Entre el 26 y el 28 del pasado mes de enero tuvo lugar en Florencia “MORE: Expanding Architecture from a Gender-based Perspective”, III Congreso Internacional de Arquitectura y Género. El evento creó una red internacional de docentes y profesionales y contó con representantes de instituciones públicas de ciudades europeas y americanas. Mara Sánchez Llorens, junto a Fermina Garrido, presentó el proyecto: “Casa de muñecas saudita, una cita a ciegas”; un ejercicio de empoderamiento experiemental realizado entre Riad y Madrid.
—You can display this video and images. The protagonists of “The Saudi Doll´s House. Blind Date” are interviewed and the exhibition is discovered for you—
This studio design experience and methodology explained, started in a highly-segregated environment in Saudi Arabia. As instructors, we have constantly questioned the impact of our design teaching methodologies in the long term. As gender differences are overwhelming, the studio experience proposal aimed to enhance design teaching and learning through three main procedures: first the design of a toy-as-architectural-object in which the students find a gap in the market and get to know their ambitions and their potential role as designers. Second the confrontation to last year students from a different place in the world, to enhance critical thinking, argument construction and recognition of what we have called the otherness. Third the conception and construction of an exhibition space targeting larger audiences, therefore a visual discourse in which the two previous steps are understandable beyond the architectural field.
In the Saudi doll’s house experience, the freshman level group of female architecture students at Prince Sultan University in Saudi Arabia designed a doll’s house. The house was suggested as toy-as-architectural-object, with a potential to affect people’s real life, as long as there are no local doll’s houses available in the market (Gonzalez, 2016). The students finished the project in December 2015, when it was tested in a local exhibition, including as main guests the kids from the university’s nursery. The project was later selected to be part of the Biennial organized by Women in Visual Arts, and awarded as a positive impacting project. In order to reach the expectations of the Biennial, the Saudi group started to work with a group of Spanish’ last year architecture students and fresh graduates from the Pontificia University of Salamanca at Madrid .
The described experience above grounds its interest not in the final object, interpretation and exhibition process but in the teaching/learning experience. In that way it smoothly leaves behind the emphasis on design objects visible in the production of architecture, and focuses on the ability to comprehend and interpret the world. Therefore instead of focusing on innovation and materiality, it focuses more on empowering students through the recognition of different ways of doing architecture. The whole design, interpretation and display in an exhibition process has revealed both potentials and constraints to be implemented as a methodology or active studio design experience.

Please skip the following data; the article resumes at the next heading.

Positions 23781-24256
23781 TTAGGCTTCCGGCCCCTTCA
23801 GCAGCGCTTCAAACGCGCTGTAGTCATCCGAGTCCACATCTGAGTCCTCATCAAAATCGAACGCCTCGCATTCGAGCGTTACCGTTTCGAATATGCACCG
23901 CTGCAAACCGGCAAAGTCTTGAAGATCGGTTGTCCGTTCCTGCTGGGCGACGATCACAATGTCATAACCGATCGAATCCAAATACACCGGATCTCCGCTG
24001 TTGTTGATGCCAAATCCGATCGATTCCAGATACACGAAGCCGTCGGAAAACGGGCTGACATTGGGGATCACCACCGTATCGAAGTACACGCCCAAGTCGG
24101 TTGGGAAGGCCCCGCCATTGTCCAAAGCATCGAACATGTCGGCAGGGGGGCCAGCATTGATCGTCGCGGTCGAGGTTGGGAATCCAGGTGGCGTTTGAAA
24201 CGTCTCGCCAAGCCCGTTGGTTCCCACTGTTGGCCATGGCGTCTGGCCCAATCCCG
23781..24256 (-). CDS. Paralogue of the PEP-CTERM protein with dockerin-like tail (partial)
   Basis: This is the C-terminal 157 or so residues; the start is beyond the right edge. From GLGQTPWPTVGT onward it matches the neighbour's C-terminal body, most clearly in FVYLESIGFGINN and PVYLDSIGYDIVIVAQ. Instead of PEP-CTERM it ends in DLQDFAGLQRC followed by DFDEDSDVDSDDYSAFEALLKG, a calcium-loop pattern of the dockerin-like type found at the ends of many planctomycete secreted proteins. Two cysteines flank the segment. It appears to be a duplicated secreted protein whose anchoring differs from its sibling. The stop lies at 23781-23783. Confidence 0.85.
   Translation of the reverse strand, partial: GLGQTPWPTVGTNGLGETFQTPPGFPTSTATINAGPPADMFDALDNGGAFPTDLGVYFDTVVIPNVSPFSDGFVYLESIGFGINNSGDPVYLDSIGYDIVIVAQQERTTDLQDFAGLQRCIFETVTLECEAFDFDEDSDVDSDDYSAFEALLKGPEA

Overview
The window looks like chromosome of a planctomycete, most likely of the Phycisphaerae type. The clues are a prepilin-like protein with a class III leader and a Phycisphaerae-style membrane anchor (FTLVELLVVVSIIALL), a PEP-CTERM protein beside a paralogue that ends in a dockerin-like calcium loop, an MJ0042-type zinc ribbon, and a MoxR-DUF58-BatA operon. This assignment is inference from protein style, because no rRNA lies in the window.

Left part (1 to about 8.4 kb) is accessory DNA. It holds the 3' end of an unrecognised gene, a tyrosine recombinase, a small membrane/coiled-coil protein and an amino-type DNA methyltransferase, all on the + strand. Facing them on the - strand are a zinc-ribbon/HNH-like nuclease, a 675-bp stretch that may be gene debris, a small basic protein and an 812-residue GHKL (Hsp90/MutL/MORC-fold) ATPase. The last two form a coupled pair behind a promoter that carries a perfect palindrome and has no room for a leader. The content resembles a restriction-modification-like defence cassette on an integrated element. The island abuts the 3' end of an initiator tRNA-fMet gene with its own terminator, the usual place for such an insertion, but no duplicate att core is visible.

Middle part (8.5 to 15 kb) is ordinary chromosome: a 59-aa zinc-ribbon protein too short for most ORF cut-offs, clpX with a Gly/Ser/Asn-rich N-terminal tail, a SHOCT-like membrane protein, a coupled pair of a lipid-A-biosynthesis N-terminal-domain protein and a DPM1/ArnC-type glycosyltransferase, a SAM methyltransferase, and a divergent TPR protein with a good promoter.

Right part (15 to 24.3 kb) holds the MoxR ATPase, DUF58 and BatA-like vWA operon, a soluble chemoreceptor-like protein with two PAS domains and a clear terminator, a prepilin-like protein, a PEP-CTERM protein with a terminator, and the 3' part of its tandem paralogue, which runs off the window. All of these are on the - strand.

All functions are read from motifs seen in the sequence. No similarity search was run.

The experience potentially discloses a way to recognize architectural limitless possibilities. We are constantly involved and worried about global environment, but once looking at the particularities of an architectural object, locality and otherness appeared in a clear way. Using a toy-as-architectural-object as a design goal discloses the need to approach design teaching as a way to construct the culture, and to enhance particularities in contemporary approaches.
The interpretation process displayed the porosity of architecture, and the transversality of disciplines, in which it is necessary to use tools different than the architectural language to encourage interpretation and comprehension of the differences. During the interpretation process it was necessary to translate the Saudi house model into plans and drawing documents. The language that the young Saudi generations are not yet trained to use, was a necessity for the Spanish last year generations to apprehend the object.
The exhibition process displayed contents for larger publics, enhancing comprehension of architecture using visual languages, and creating an apparatus to be able to interpret as foreign visitor both the process and the author’s way of doing things. The absence of references of the Saudi team implied the most perplexing issue to deal with for the Spanish group. The Arabic references were found in every detail of the doll’s houses but the Saudi students assert not to consider them.
During the interpretation, Saudi students developed teamwork and confidence, making them able to describe and show their projects out of their local boundaries. The Spanish team developed the sense of global comprehension and above all gender restrictions, something that the Saudi group is accustomed to. The whole experiment provided the students enough skills to restate their capabilities of being adaptive. In addition, students gained in confidence and comprehension of their world and other’s world.
If we understand the design process as a tool to learn based on the quality of skills the students already have, and we expose that result to other cultural environments, the comprehension of the world will be far more suitable and complex, and therefore the construction of the architect as personae will be an achievement.